The word “corruption” has its roots in the Latin word “corruptus” that means “to break” (see Colin Nicholls QC et al, Corruption and the Misuse of Public Office, (Oxford University Press, 2nd Ed, 2011) at p 1). This allusion to the “break of confidence” by agents or office holders pithily captures the corrosive effect that corruption has on all aspects of life and not only why it must unflinchingly be prevented and punished but also why, vitally, the exposure of its very existence anywhere must be encouraged. The website for the Corrupt Practices Investigation Bureau declares as follows:
The United Nations Convention Against Corruption (UNCAC) was adopted by the United Nations General Assembly on 31October 2003. The Convention seeks to combat corruption by stipulating preventive measures, criminalising certain conduct (including acts of bribery), and requiring States Parties to provide mutual legal assistance to each other. Singapore takes a very serious view towards corruption. Much effort has been invested to ensure a low corruption rate in the public and private sectors. Singapore therefore strongly supports international efforts to fight corruption, and we demonstrated this support by becoming a signatory to the UNCAC on 11 November 2005. Singapore ratified the UNCAC on 6 Nov 2009.
Countries which have subscribed to the UNCAC agree to cooperate with one another in every aspect of the global fight against corruption, including prevention, investigation, and the prosecution of offenders. Over and above that they have implicitly accepted that as members of the international community they will work towards exposing corruption regardless of where it takes place. Whistle blowing and the reporting of corrupt activities by credible parties, therefore, should not be unnecessarily deterred by the courts, as such activities, given their surreptitious nature, are usually very difficult to detect. In fact, it should be reiterated that there is a compelling public interest consideration ever present in Singapore to encourage whistle blowing against corruption: under s 36 of the Prevention of Corruption Act (Cap 241, 1993 Rev Ed) complaints made under the Act cannot be admitted as evidence in any civil or criminal proceedings, and no witness shall be obliged or permitted to disclose the name of the informer. The provision is a salutary reminder of the enlightened legislative approach that has been taken to coax the exposure of corrupt activities.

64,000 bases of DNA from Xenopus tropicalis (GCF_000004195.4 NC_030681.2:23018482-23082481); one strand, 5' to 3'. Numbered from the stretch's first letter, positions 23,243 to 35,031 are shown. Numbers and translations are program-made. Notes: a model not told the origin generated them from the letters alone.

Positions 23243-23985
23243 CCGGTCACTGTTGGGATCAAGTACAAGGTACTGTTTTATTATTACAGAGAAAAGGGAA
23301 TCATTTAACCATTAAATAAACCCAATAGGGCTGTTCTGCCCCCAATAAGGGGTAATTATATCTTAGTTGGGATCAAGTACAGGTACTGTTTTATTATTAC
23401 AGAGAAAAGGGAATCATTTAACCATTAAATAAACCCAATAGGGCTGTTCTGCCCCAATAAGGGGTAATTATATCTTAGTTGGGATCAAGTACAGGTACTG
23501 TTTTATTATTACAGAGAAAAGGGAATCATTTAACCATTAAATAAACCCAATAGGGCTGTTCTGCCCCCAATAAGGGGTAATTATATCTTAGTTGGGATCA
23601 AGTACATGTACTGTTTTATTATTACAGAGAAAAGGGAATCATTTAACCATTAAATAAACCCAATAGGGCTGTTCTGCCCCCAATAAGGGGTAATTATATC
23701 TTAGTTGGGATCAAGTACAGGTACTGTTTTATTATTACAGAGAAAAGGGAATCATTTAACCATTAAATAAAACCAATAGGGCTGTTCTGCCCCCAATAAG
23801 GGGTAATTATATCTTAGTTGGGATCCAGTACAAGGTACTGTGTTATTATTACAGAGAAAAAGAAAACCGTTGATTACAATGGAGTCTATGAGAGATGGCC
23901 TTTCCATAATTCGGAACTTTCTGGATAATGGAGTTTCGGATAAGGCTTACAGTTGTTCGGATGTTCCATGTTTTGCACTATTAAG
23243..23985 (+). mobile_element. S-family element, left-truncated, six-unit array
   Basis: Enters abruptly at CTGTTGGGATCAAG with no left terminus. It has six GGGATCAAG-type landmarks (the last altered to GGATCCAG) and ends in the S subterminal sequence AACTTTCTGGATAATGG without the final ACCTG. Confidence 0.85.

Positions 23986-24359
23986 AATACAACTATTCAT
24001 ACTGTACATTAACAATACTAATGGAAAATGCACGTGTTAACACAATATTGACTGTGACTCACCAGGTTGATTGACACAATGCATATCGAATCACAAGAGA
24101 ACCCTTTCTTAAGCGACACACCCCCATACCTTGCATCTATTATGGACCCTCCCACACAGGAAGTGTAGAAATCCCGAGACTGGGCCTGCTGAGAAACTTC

While senior officials in international organisations, such as sports bodies, may not be public officials in the traditional sense of that term, similar public interest considerations of accountability equally apply in ferreting out, exposing and punishing wrongdoings by them. These individuals have critical decision making roles which often have profound implications across borders that impact many facets of public and private activities in the political, commercial and social spheres. Corruption anywhere raises serious concerns as it inevitably undermines good governance. If occurring in international organisations, it would not only undermine good governance but also distort international competitiveness and subvert fair play. Certainly, corrupt practices in international football organisations ought not to be permitted to be spuriously cloaked by arid claims of confidentiality. It would be grotesque for a party implicated in corrupt activities to assert that the courts ought to defer to contractual arrangements importing confidence if those very arrangements are infected by sordid criminality. To adapt a well-known dictum, sunlight is the best disinfectant for corruption.
~ The Singapore Court of Appeal, in Dorsey James Michael v World Sport Group Pte Ltd ;